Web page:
Enterococcus faecalis demonstrates pathogenicity through increased attachment in an ex vivo polymicrobial pulpal infection

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Nishio Ayre, Wayne
Melling, Genevieve
Cuveillier, Camille
Natarajan, Madhan
Roberts, Jessica L.
Marsh, Lucy L.
Lynch, Christopher D.
Maillard, Jean-Yves
Denyer, Stephen P.
Sloan, Alastair J.
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American Society for Microbiology
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This study investigated the host response to a polymicrobial pulpal infection consisting of Streptococcus anginosus and Enterococcus faecalis, bacteria commonly implicated in dental abscesses and endodontic failure, using a validated ex vivo rat tooth model. Tooth slices were inoculated with planktonic cultures of S. anginosus or E. faecalis alone or in co-culture at ratios of 50:50 and 90:10 S. anginosus to E. faecalis. Attachment was semi-quantified by measuring area covered by fluorescently labelled bacteria. Host response was established by viable histological cell counts and inflammatory response using RT-qPCR and immunohistochemistry. A significant reduction in cell viability was observed for single and polymicrobial infections, with no significant differences between infection types (≈2000cells/mm2 for infected pulps compared to ≈4000cells/mm2 for uninfected pulps). E. faecalis demonstrated significantly higher levels of attachment (6.5%) compared to S. anginosus alone (2.3%) and mixed species infections (3.4% for 50:50 and 2.3% for 90:10), with a remarkable affinity to the pulpal vasculature. Infections with E. faecalis demonstrated the greatest increase in TNF-α (47.1 fold for E. faecalis, 14.6 fold for S. anginosus, 60.1 fold for 50:50 and 25.0 fold for 90:10) and IL-1β expression (54.8 fold for E. faecalis, 8.8 fold for S. anginosus, 54.5 fold for 50:50 and 39.9 fold for 90:10) when compared to uninfected samples. Immunohistochemistry confirmed this with the majority of inflammation localised to the pulpal vasculature and odontoblast regions. Interestingly, E. faecalis supernatant and heat killed E. faecalis treatment was unable to induce the same inflammatory response, suggesting E. faecalis pathogenicity in pulpitis is linked to its greater ability to attach to the pulpal vasculature.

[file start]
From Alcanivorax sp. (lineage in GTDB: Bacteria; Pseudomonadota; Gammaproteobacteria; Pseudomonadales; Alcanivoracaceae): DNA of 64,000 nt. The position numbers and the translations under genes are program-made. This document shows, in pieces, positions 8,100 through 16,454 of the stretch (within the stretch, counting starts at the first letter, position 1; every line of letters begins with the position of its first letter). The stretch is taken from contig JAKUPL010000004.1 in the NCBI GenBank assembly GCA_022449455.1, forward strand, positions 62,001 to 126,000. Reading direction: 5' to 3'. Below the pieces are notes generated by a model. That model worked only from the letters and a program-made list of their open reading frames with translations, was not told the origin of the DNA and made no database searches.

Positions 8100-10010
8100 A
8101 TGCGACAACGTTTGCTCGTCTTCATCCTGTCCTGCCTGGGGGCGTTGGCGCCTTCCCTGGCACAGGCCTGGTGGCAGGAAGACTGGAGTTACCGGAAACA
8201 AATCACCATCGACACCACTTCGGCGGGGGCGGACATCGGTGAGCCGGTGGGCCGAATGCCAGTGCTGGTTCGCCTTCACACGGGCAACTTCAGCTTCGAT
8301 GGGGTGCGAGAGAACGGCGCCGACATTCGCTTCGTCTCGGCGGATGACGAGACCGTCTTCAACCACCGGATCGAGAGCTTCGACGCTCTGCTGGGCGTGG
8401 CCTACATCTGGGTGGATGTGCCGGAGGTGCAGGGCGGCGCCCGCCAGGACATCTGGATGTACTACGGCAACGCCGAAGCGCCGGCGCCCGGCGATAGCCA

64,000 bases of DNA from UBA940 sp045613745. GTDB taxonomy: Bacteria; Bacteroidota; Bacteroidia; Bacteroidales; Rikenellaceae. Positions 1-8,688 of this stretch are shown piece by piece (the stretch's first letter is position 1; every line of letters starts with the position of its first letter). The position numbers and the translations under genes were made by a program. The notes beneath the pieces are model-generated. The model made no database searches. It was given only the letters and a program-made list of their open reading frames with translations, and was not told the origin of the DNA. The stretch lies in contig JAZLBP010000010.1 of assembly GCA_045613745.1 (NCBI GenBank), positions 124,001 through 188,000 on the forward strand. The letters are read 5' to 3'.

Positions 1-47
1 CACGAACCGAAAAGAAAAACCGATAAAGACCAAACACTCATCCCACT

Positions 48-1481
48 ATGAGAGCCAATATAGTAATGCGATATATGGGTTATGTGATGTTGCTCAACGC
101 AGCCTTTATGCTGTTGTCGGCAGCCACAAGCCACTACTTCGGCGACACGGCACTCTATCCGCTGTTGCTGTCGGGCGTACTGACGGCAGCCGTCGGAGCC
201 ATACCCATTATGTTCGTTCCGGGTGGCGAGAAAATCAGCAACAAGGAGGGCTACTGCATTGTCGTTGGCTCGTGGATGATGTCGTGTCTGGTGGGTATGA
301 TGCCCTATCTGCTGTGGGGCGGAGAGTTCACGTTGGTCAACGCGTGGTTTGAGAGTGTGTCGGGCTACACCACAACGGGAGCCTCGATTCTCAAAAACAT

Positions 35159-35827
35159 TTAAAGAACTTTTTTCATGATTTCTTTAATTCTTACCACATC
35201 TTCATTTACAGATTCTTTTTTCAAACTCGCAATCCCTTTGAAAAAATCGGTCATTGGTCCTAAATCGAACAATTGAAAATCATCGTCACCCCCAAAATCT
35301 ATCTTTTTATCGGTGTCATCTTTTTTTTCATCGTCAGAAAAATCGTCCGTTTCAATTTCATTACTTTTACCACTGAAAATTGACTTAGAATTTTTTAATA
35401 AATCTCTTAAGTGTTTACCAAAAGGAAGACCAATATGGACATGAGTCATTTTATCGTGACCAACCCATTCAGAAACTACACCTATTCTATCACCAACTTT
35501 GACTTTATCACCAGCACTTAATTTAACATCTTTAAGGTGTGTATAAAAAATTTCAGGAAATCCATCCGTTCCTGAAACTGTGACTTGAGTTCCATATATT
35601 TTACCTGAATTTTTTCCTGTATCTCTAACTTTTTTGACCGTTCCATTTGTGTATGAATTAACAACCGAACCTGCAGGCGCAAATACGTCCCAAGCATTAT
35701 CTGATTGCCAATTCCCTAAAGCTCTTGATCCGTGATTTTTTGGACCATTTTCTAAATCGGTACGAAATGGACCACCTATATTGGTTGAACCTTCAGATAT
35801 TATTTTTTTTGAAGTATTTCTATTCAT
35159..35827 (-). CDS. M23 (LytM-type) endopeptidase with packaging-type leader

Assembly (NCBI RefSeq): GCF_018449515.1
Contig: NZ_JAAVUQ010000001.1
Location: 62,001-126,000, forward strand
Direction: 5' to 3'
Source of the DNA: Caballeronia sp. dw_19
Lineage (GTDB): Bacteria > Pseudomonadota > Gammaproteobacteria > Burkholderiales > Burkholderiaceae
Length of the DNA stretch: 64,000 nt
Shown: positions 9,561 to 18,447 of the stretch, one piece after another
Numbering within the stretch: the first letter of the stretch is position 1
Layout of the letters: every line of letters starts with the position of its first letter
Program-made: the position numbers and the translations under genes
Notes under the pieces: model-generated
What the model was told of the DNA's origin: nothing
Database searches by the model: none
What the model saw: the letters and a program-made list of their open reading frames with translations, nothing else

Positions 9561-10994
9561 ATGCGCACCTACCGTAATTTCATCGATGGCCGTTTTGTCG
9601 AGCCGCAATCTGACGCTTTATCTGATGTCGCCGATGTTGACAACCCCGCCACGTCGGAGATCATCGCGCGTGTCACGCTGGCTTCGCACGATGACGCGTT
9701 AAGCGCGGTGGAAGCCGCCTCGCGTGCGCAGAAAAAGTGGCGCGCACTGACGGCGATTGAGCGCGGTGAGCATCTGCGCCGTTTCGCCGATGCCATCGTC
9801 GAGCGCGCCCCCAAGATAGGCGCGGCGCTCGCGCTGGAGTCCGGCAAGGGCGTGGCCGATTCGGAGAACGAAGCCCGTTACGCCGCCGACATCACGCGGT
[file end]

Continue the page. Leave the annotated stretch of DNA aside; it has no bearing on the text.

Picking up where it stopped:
Streptococcus anginosus , Enterococcus faecalis , Polymicrobial , Pulpal , Infection
Nishio Ayre, W., Melling, G., Cuveillier, C., Natarajan, M., Roberts, J. L., Marsh, L. L., Lynch, C. D., Maillard, J.-Y., Denyer, S. P. and Sloan, A. J. (2018) 'Enterococcus faecalis demonstrates pathogenicity through increased attachment in an ex vivo polymicrobial pulpal infection', Infection and Immunity, 86(5), e00871-17 (14pp). doi:10.1128/iai.00871-17
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